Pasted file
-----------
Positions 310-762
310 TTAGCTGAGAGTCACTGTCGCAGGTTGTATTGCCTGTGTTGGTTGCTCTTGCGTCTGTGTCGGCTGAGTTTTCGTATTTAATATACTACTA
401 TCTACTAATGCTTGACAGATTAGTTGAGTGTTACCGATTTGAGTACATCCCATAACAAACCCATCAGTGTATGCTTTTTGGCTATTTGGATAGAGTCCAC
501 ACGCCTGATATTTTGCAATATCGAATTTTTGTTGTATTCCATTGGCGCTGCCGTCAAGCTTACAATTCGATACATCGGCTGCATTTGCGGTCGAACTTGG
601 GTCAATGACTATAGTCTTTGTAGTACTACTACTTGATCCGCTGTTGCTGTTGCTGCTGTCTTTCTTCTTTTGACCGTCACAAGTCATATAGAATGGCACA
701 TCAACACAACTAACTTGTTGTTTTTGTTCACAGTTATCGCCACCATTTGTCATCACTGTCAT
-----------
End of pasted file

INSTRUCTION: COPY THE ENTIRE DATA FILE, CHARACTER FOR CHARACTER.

Positions 310-762
310 TTAGCTGAGAGTCACTGTCGCAGGTTGTATTGCCTGTGTTGGTTGCTCTTGCGTCTGTGTCGGCTGAGTTTTCGTATTTAATATACTACTA
401 TCTACTAATGCTTGACAGATTAGTTGAGTGTTACCGATTTGAGTACATCCCATAACAAACCCATCAGTGTATGCTTTTTGGCTATTTGGATAGAGTCCAC
501 ACGCCTGATATTTTGCAATATCGAATTTTTGTTGTATTCCATTGGCGCTGCCGTCAAGCTTACAATTCGATACATCGGCTGCATTTGCGGTCGAACTTGG
601 GTCAATGACTATAGTCTTTGTAGTACTACTACTTGATCCGCTGTTGCTGTTGCTGCTGTCTTTCTTCTTTTGACCGTCACAAGTCATATAGAATGGCACA
701 TCAACACAACTAACTTGTTGTTTTTGTTCACAGTTATCGCCACCATTTGTCATCACTGTCAT